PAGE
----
• Performance testing The pure-Python protobuf implementation has performace issues, and we can't use the compiled C++ implementation without immense headache. We should implement some fraction of the outline above for a single message - say HTTP responses. We should then test that the protobuf serilization speed for large messages is adequate, and that insertion of large blogs the database is fast enough. We'd like to make sure that we're speedy for messages up to at least a few megabytes in size. Ideally, the rate at which we can serialise and store messages should not be significantly less than our core performance of about 80 flows per second.
  • Serializtion addon The next step is to create an addon that hooks into the lifecycle event mechanisms, and performs serialization to disk on the fly. The addon should also have a mechanism that let us enter and retrieve a list of flows into the state. This will let us test two-way compatibility between the new mechanism and the status quo.
  • View addon After that, we can clean up the current View API to make sure it's encapsulated, and implement it on top of the persistent state database.
  • Deploy Finally, we'll remove the current in-memory view and replace it with the on-disk view. There are many details to consider here, including automatic conversion of old data formats to the new format.

Longer term

There are many repercussions of the new storage format that will need to be explored. For instance, it also gives us an easy way to add a persistent session to our tools. This might store a copy of changed options on exit, so that a session with all its settings intact can be resumed fluently.

@madt1m

This comment has been minimized.

Copy link
Member

madt1m commented Apr 24, 2018

I would say that the major hits on performance, here, will come from:

  • Multiple disk accesses for many small-size messages (website spidering?)
  • Serialization of large-size message

Therefore, I plan to test both behaviours with the native python compiler for protobufs. The idea is to quickly develop an addon to catch events, and test separately serialization/deserialization, INSERT/SELECT execution time.

I am also wondering if performances would improve moving towards a buffered, async write. Like keeping up to a given number of flows in memory, and writing them afterwards. I guess this wouldn't impact serialization performances, but could improve exec time on write to db. But this is just random guessing, I would actually prefer keeping the mechanism on-the-fly.

About ordering. Isn't that some sort of hard-coded ordering? I mean, since we're not yet reading the blobs, we need to specifically define the ordering attributes, and adding some sort of data to keep track of the ordering. Moving the ordering process to the controller (view?) would make it more modular, and prone to modifications in the ordering attributes/logic. Let me know what you think about this.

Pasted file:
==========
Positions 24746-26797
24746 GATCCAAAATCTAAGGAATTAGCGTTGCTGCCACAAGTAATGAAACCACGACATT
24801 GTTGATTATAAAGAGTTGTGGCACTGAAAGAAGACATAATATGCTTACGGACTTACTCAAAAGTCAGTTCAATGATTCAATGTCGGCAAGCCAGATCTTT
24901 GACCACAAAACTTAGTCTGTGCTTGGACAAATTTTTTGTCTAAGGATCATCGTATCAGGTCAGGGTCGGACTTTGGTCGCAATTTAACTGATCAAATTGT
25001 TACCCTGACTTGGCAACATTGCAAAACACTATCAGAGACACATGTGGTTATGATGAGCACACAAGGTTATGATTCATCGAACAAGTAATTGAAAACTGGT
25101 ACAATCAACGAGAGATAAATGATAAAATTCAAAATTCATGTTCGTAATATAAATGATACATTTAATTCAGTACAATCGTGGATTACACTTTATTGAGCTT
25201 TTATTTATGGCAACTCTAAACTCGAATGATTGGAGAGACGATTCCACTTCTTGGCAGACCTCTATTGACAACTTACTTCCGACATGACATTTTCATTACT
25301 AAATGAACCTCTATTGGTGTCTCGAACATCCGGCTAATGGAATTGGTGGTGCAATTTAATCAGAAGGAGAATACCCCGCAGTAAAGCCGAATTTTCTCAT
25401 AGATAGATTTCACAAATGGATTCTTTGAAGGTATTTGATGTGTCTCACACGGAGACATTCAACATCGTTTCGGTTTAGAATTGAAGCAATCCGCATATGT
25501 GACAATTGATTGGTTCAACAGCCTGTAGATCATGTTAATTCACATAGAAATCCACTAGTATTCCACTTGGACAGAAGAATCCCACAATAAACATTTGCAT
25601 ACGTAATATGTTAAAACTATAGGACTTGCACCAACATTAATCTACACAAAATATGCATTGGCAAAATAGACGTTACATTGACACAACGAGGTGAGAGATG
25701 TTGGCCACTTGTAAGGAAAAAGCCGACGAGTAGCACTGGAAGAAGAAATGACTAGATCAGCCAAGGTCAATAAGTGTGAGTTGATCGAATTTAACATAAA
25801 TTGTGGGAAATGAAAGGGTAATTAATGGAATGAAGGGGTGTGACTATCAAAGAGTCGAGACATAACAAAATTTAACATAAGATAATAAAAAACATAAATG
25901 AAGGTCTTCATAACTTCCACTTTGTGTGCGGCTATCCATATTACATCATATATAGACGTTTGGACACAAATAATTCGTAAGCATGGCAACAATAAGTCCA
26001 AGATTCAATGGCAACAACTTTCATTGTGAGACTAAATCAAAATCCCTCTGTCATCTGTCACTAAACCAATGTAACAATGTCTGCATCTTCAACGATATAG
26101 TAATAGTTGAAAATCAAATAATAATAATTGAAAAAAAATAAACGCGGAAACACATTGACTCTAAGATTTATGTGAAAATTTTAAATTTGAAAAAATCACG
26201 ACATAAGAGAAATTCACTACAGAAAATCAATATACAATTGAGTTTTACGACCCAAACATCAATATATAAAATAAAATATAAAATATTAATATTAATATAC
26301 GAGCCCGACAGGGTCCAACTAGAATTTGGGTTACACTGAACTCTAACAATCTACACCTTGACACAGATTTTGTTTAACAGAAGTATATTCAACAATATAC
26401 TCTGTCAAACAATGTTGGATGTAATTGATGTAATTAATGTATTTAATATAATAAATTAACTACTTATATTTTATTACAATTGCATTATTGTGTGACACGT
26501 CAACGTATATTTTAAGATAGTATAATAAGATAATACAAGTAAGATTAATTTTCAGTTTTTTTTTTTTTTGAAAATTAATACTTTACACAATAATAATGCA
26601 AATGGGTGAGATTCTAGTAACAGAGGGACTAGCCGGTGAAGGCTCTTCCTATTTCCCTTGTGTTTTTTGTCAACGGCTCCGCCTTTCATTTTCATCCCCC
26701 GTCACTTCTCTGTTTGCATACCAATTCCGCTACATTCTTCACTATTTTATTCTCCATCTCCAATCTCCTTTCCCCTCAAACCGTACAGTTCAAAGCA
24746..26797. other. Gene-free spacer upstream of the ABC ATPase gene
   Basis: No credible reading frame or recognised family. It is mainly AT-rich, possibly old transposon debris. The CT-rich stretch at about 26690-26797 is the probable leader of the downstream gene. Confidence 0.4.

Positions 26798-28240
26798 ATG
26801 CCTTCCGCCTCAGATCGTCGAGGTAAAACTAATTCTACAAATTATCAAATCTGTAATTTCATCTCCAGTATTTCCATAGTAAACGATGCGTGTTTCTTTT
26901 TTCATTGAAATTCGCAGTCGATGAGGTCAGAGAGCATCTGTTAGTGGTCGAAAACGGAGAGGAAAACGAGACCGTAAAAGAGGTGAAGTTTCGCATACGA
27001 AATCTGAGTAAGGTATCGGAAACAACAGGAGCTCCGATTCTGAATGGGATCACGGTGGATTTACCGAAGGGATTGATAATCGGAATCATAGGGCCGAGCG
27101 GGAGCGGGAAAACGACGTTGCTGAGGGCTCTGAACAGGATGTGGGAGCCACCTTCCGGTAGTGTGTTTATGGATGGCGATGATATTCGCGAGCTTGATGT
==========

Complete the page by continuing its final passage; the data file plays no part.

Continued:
We could expose an interface to the serialization process. Adding annotations (custom data type) through a set of specific commands invoked in custom addons (or script) seems to me the way to go.

@mhils

This comment has been minimized.

Copy link
Member

mhils commented Apr 24, 2018

We would like to add an annotations mechanism that allows addons and our own tools to add custom data to flows. This might be a column in the main table, or a separate table.

Maybe we can get away with just kind=set_annotation entries. :-)

Therefore, I plan to test both behaviours with the native python compiler for protobufs. The idea is to quickly develop an addon to catch events, and test separately serialization/deserialization, INSERT/SELECT execution time.

This sounds good to me. I think it would be quite useful to also compare against "tnetstrings in sqlite" and see how that looks im comparison. So we can maybe compare to_proto_string(client_conn.get_state()) with tnetstring.dumps(client_conn.get_state()).

I also took a quick look at sqlite with JSON1 extension, but extensions are apparently not supported on e.g. macOS without major tricks.

@cortesi

This comment has been minimized.

Copy link
Member

cortesi commented Apr 24, 2018

Here's a library that crossed my radar the other day, which might be useful, since we now have an async core:

https://github.com/jreese/aiosqlite

I haven't dug into it to see if it's completely sane, but the general idea of making DB writes/reads async might be useful.

@cortesi

This comment has been minimized.

Copy link
Member

cortesi commented Apr 24, 2018

@madt1m Regarding ordering, let's ponder it. So imagine we have a save file with 100k flows, and we fire up mitmproxy console on it. The console app now requests the first 30 flows under a particular ordering for display. Here are the options as I see it:

  • Have the orderings stored in the database with indexes over them, and use select with order by and limit/offset to retrieve the data. This is simple and should be performant.
  • Build an ordering index in-memory. On startup, we iterate over all flows to build all the ordering indexes. Whenever a flow is added, we make the appropriate modification to the in-memory indexes. When N records are requested, we look up the ID in the ordering index, and select by ID from the database.